Wednesday, June 25, 2008

Iron Horse Trail

This past Saturday, Kasia & I put the knobbies back on our mountain bikes, drove to North Bend, and had our first ride on the Iron Horse Trail. This was a "dry run" for our planned July 4th trip (more on that later), and it was definitely successful.

The Iron Horse Trail part of Washington's "Rails to Trails" effort. It's approximately 110 miles long, stretching from Rattlesnake Lake near North Bend past Ellensburg to the Columbia River near the town of Beverly. I've found conflicting information online about the status of the old railroad bridge crossing the Columbia into Beverly; if we ever get out there, we'll find out for ourselves.

Heading west from Rattlesnake Lake, we rode the following trail sections:
With a tiny bit of exploring, we logged about 41.6 miles.

The long and not-so-winding road.

The trail conditions were mostly as expected: packed dirt and gravel, rather smooth, and gently sloping up towards Snoqualmie Pass. Allegedly, the slope never exceeds 2.2%, but it is nearly 20 miles uphill, and the inability to coast does take its toll.

The route is quite scenic. In addition to the expected mountain views, numerous small waterfalls punctuate the trail.

The temperature that day was not hot (probably mid 70's) but after an hour or so of chugging uphill, we began to feel the heat. If the day had been a little hotter, we would have taken off our shoes and soaked our feet in the cool runoff from the waterfall.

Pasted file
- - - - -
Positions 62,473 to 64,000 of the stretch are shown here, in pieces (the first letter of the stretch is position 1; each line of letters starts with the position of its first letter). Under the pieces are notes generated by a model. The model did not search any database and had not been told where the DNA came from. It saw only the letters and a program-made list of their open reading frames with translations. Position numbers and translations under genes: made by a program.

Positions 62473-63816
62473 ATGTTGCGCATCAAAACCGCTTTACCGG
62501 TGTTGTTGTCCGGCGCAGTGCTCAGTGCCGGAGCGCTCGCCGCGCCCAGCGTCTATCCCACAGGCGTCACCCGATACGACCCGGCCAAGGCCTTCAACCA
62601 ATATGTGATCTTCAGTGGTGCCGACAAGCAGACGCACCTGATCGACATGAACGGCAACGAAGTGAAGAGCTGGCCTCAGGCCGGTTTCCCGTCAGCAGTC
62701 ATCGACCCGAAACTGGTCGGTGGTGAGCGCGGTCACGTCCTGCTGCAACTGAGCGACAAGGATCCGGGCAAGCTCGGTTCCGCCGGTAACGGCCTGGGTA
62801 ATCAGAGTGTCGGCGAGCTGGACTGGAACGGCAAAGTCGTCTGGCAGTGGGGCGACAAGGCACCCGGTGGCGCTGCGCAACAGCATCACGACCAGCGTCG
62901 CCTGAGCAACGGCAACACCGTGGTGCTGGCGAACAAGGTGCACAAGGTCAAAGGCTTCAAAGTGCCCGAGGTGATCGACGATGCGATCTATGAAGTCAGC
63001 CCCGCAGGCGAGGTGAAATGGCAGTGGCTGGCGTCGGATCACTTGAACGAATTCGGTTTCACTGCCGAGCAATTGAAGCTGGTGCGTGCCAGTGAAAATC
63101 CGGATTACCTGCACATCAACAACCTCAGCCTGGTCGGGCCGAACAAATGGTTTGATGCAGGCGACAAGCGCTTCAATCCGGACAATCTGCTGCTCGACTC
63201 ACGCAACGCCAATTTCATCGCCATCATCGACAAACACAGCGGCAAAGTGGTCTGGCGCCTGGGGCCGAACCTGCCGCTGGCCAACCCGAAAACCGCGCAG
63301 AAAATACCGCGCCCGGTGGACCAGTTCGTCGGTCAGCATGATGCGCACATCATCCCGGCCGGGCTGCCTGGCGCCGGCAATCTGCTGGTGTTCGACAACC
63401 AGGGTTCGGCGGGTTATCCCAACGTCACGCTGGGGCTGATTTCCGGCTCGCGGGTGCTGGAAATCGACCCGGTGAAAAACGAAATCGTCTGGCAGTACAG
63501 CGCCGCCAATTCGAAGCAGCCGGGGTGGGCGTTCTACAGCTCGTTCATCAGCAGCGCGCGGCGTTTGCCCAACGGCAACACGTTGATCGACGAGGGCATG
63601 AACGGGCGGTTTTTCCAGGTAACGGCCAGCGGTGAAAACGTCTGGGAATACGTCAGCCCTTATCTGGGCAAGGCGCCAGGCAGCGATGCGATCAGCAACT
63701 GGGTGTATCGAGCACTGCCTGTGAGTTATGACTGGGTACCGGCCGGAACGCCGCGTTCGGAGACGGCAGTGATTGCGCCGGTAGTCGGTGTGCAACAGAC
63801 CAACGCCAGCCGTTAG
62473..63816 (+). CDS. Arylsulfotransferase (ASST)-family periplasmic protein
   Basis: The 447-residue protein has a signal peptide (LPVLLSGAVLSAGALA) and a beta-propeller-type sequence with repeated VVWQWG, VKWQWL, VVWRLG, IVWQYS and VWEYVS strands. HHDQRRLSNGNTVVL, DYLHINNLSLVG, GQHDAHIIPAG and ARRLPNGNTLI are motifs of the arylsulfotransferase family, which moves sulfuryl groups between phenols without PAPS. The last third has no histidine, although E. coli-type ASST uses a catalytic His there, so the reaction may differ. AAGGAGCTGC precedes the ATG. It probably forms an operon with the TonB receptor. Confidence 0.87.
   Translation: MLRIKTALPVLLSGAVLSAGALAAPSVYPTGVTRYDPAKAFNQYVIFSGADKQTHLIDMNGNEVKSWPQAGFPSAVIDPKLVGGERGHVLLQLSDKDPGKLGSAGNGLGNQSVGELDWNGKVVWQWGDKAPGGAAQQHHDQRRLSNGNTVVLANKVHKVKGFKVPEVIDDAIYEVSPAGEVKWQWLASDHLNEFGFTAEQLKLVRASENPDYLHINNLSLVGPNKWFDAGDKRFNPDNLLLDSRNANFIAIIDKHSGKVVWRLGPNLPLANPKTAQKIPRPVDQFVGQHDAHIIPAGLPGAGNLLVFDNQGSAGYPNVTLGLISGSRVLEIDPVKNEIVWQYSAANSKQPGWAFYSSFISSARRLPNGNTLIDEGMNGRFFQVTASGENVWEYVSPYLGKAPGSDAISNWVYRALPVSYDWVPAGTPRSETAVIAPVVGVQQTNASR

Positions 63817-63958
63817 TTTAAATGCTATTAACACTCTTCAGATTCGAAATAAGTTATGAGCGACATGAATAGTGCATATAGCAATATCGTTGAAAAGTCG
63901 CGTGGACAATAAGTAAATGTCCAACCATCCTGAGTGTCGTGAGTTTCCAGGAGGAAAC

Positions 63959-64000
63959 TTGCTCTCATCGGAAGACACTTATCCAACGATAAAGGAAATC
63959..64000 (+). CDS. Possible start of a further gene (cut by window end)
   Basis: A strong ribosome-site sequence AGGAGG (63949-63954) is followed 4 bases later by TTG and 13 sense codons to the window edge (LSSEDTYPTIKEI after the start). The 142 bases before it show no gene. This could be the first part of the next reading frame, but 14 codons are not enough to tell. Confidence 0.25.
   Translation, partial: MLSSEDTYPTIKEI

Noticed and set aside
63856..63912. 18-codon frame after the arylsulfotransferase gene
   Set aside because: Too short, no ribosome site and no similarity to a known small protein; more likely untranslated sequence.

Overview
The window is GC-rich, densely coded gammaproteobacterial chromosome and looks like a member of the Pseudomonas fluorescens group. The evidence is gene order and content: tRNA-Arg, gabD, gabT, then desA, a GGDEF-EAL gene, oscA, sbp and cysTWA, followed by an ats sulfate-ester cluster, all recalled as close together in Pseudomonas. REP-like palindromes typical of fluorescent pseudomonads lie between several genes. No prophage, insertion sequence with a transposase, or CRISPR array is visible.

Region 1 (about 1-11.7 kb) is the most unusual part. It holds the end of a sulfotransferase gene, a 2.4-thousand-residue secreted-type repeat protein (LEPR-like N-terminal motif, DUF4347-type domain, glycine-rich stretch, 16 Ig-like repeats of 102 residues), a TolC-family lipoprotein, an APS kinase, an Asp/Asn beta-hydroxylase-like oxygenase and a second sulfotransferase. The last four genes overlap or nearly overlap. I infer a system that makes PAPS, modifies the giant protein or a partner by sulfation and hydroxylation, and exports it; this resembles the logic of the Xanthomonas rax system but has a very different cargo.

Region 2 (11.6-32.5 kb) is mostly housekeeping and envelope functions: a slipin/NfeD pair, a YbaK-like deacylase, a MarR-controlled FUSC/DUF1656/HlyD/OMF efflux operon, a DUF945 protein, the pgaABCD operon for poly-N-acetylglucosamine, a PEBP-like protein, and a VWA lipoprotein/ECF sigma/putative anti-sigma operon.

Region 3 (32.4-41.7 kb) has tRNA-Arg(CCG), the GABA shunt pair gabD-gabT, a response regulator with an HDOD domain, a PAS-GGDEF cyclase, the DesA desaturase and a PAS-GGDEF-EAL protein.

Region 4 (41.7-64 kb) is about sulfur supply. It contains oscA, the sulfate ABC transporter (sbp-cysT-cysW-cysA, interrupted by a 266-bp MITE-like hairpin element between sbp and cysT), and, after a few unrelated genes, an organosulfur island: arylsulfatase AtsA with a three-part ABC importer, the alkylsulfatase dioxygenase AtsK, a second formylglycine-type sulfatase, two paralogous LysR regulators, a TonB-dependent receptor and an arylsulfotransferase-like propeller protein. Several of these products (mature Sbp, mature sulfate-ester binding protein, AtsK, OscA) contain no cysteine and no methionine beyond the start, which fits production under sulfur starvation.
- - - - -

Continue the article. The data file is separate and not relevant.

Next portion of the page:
One thing that really surprised us was the temperature variations along the trail. Several areas were dense with vegetation (trees, moss, ferns, etc) along small streams. Water evaporating from the streams must have caused a cooling effect. Biking through these areas was like entering a refrigerator. It wouldn't surprise me if these little "natural evaporative air conditioners" were 10 or 15 degrees cooler than the surrounding areas.

There were also numerous wildflowers in bloom. It's probably a little late in the season to be looking for wildflowers, but given our freaky Spring this year, everything seems to be running late.

Of course, you can't have a railroad in the mountains without trestles...

...and tunnels...

Stay right.

...and avalanche danger:

About 1 mile from the summit (near the "avalanche area" sign above) the trail was covered in snow. It wasn't much, and it was easily traversed, but it was quite a surprise.

The Snoqualmie Tunnel was cool -- literally. Before we even entered the tunnel, we could feel waves of frigid air wafting from the entrance. Inside, it was a spooky place: very dark (duh), cold (maybe 50 degrees or so) and wet (water dripping from the ceiling). It felt like a scene from a horror movie, but without the glowing eyes peering at us and human skeletons nailed to the walls.

On the west side of the tunnel is a small picnic area with a few tables and a chemical toilet. Both were highly appreciated.

After exiting the tunnel on the east side, we enjoyed a few minutes of sunshine, then headed back through the tunnel to head home. The downhill slope all the way to the truck was a welcome relief.

We loaded the bikes onto the truck, and headed back home. Enroute, we felt a chemical imbalance in our bodies, as if our grease, salt, sugar, and caffeine supplies were critically low. A quick stop at Small Fryes in Fall City easily remedied the problem.

The four primary food groups are well covered.

As mentioned earlier, this ride was a "dry run" for our planned July 4th ride. The 4th falls on a Friday this year, and we will make the most of this. The plan:
  • Drive back to Rattlesnake Lake near North Bend early Friday morning.
  • Bike to Cle Elum along the trail (about 50 miles).
  • Spend Friday and Saturday nights at the Iron Horse Inn Bed and Breakfast.
  • Enjoy the caboose accommodations, the jacuzzi tub, and the outdoor hot tub.
  • Explore the area (including Roslyn) on Saturday.
  • Ride back Sunday morning.
We can't wait!

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